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UNIQLO donates $1 million for Syria emergency

Press Releases, 20 September 2013

The UN refugee agency today welcomes a US$1 million donation from Japan's leading clothing retail chain, UNIQLO, to support urgent humanitarian needs in the Syria emergency.

The funds donated by UNIQLO's parent company Fast Retailing Co., Ltd. will go towards UNHCR's efforts to help more than 4 million people displaced within Syria and over 2 million Syrians who have been forced to flee to neighbouring countries since the conflict started in March 2011.

"UNIQLO's contribution shows that there is an imperative to respond to the deteriorating humanitarian situation in and around Syria not just by governments and aid agencies, but also by the corporate world," said Daniel Endres, UNHCR's Director of External Relations. "UNHCR appeals to other leading corporations to follow UNIQLO's lead. Their help could make a life-saving difference to displaced families and others in great need."

This is the largest cash contribution to the Syria emergency by a UNHCR corporate partner to date. In addition, UNIQLO has donated more than 220,000 items of clothing to displaced people and refugees in Syria and Jordan since 2011.

UNHCR has been working with the Japanese clothing firm since 2006, delivering millions of recycled clothing items to refugees in some 25 countries including Bangladesh, Ethiopia, Serbia and Tajikistan. In 2011, UNIQLO donated $2 million including $1 million from Chief Executive Officer Tadashi Yanai to support the refugee and displacement emergency in the drought-stricken Horn of Africa.

The company has raised funds for refugees through initiatives like the "UT" charity T-shirt campaign. It also runs an internship programme at UNIQLO stores for refugees and others of concern to UNHCR, as well as a staff deployment programme to refugee operations.

Thirty months into the conflict in Syria, the scale of forced displacement has reached levels unparalleled in recent years. In June, UNHCR and its partners appealed to donors for US$4.4 billion for Syria relief operations this year. As part of this appeal, UNHCR has requested $1.4 billion to provide shelter, relief supplies, protection, health care and other life-saving interventions in Syria, Lebanon, Jordan, Turkey, Iraq and Egypt. To date the agency has only received 46 percent of what it needs to meet the growing humanitarian needs.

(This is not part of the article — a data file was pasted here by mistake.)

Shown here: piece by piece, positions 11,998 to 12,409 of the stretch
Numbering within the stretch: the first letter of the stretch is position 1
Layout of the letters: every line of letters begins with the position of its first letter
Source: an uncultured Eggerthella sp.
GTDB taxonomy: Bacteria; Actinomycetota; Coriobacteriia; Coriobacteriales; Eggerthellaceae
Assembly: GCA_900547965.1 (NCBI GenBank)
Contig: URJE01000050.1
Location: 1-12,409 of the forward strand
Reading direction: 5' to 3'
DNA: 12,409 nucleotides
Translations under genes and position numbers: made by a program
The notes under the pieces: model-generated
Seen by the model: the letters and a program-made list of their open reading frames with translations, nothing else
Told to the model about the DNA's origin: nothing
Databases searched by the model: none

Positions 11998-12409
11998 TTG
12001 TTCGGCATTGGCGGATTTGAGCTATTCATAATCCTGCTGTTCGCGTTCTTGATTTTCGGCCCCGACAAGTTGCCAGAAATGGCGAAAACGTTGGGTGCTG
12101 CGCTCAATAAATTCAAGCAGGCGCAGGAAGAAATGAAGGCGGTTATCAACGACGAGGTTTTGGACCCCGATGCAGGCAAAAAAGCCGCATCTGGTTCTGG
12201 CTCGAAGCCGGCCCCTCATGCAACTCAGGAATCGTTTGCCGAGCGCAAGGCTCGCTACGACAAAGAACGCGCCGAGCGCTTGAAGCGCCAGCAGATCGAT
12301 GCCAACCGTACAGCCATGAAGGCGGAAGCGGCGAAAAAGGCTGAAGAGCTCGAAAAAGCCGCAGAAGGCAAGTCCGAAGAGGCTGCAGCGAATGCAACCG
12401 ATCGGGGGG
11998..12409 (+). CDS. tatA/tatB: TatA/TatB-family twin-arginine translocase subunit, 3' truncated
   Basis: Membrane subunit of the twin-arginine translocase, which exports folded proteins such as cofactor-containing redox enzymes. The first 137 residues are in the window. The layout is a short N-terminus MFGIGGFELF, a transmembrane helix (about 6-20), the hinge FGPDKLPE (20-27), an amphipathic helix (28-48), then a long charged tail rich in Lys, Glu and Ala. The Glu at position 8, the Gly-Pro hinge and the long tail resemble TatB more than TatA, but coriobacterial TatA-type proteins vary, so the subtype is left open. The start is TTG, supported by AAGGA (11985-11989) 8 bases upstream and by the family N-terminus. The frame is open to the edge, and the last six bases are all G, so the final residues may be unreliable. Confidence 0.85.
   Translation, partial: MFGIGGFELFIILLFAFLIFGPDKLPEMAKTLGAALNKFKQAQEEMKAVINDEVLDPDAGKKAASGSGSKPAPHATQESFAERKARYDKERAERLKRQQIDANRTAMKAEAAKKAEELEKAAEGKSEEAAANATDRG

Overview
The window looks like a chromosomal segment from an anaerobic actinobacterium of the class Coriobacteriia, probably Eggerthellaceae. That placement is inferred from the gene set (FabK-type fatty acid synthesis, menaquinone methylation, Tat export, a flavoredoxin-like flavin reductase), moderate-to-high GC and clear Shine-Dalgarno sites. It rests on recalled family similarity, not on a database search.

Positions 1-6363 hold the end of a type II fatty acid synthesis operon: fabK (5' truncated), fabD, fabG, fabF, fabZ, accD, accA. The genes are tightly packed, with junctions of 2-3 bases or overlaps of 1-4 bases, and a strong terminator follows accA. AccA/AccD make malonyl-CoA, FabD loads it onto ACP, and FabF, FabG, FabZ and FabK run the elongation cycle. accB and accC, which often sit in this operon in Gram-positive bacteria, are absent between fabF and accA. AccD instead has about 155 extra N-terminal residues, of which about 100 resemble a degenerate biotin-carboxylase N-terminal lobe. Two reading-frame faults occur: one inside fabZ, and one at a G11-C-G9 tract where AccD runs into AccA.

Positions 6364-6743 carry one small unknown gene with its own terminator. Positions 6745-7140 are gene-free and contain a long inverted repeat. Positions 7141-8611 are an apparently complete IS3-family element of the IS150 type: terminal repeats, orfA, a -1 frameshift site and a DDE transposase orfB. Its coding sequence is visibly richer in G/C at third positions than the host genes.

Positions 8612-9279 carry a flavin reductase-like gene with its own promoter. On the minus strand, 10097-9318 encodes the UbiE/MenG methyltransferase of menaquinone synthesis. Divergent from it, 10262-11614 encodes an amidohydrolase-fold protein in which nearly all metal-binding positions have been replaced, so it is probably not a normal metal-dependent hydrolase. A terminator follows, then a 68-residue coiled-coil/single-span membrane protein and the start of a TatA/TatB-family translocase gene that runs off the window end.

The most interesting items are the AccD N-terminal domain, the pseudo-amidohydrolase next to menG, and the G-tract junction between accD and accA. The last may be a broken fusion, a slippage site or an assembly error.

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A Face in a Million: the Struggle of Syria's Refugees in Lebanon

They are everywhere in Lebanon - 1 million Syrian refugees, in a land of 4.8 million people. There are no refugee camps in Lebanon. Instead, most rent apartments and others live in makeshift shelters and in garages, factories and prisons. Three years after the Syria crisis began, Lebanon has become the country with the highest concentration per capita of refugees in the world. It's struggling to keep pace with the influx. Rents have spiked, accommodation is scarce; food prices are rising. Meanwhile, a generation could be lost. Half of Syria's refugees are children; most don't go to school. Instead many of them work to help their families survive. Some marry early, others must beg to make a bit of money. Yet they share the same dream of getting an education.

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Award-winning photojournalist Lynsey Addario visited Tin City and other areas of Lebanon with UNHCR to show the faces and suffering of Syrians to the world. Addario, in publications such as The New York Times and National Geographic, has highlighted the victims of conflict and rights abuse around the world, particularly women.

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When Ashraf was about 18 months old, his aunt, uncle and cousin were murdered - their throats slit - as the boy slept nearby in his family's home. Terrified that they were next, Ashraf's family crammed into their car, taking a few precious belongings, and drove to the border.

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